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United States Department of Agriculture

Agricultural Research Service

Title: Production of Microbial Propagules for the Control of Weeds

Author
item Jackson, Mark

Submitted to: Meeting Abstract
Publication Type: Abstract Only
Publication Acceptance Date: July 24, 1996
Publication Date: N/A

Technical Abstract: The availability of economical methods for producing stable, effective microbial bioherbicides is a major constraint to their commercialization. The use of liquid culture fermentation is generally considered a requirement for success. One strategy for optimizing liquid culture production methods is the use of defined nutritional conditions. By using a defined medium, specific changes can be made in the nutritional environment and the impact of these changes assessed in terms of bioherbicidal propagule yield, efficacy, and stability. Our liquid culture studies with the bioherbicidal fungus Colletotrichum truncatum have demonstrated that nutrition impacts not only spore yield but also the biocontrol efficacy of the spore in controlling the weed hemp sesbania. These studies have led to the development of a liquid culture medium which optimizes spore yield and biocontrol efficacy. Nutritional conditions have also been identified which inhibit sporulation and promote the production of high concentrations of microsclerotia of C. truncatum in liquid culture. Microsclerotia of C. truncatum show promise as bioherbicidal propagules due to their stability as a dry preparation and their efficacy in controlling hemp sesbania when used as a soil amendment. Standardized production methods are required for evaluating bioherbicidal agents and nutrition can be used to regulate bioherbicidal yield, efficacy, and stability.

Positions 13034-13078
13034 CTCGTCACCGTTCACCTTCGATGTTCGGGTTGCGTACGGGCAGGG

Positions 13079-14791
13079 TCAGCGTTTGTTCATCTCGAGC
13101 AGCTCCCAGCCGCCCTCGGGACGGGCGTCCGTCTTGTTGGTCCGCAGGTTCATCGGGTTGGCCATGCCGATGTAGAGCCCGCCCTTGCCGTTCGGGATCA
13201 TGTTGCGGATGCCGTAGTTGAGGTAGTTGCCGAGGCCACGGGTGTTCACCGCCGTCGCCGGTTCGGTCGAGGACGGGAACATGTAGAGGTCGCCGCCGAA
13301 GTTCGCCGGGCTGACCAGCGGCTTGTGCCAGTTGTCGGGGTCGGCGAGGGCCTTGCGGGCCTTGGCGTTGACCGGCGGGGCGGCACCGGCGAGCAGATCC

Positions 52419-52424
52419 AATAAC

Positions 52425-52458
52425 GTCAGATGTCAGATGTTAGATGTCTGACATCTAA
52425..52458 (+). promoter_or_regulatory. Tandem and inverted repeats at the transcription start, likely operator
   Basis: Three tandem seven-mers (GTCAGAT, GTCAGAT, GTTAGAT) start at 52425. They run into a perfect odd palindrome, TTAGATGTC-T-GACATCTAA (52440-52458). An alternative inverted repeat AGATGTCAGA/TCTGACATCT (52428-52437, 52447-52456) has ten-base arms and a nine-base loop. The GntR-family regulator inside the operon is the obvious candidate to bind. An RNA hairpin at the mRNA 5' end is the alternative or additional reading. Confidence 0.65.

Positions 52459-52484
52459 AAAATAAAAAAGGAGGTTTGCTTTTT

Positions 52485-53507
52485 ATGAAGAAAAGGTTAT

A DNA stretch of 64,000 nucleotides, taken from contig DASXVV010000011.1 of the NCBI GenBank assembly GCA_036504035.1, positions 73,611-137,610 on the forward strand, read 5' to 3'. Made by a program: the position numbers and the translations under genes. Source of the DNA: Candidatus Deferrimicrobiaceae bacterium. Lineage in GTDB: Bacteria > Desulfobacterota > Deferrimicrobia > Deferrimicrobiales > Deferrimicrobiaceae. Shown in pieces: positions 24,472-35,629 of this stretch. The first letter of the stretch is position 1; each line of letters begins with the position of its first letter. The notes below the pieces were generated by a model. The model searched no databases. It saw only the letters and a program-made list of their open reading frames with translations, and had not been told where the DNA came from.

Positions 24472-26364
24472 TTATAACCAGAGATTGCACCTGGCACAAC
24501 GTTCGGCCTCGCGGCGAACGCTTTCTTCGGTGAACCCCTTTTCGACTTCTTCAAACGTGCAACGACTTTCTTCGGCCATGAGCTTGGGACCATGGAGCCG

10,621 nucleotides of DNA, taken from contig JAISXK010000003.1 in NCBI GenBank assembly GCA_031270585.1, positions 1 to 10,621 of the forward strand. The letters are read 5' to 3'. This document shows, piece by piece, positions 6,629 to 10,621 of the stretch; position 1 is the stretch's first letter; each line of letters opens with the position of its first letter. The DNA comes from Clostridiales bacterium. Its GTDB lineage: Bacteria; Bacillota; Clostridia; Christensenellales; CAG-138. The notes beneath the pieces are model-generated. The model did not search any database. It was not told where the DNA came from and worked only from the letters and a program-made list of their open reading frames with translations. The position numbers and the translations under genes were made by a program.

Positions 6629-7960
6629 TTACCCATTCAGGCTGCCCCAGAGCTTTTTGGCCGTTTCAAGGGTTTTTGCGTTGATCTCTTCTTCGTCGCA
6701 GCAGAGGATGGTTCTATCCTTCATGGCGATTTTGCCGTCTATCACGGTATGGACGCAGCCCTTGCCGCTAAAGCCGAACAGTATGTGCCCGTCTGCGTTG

Last Modified: 12/18/2014
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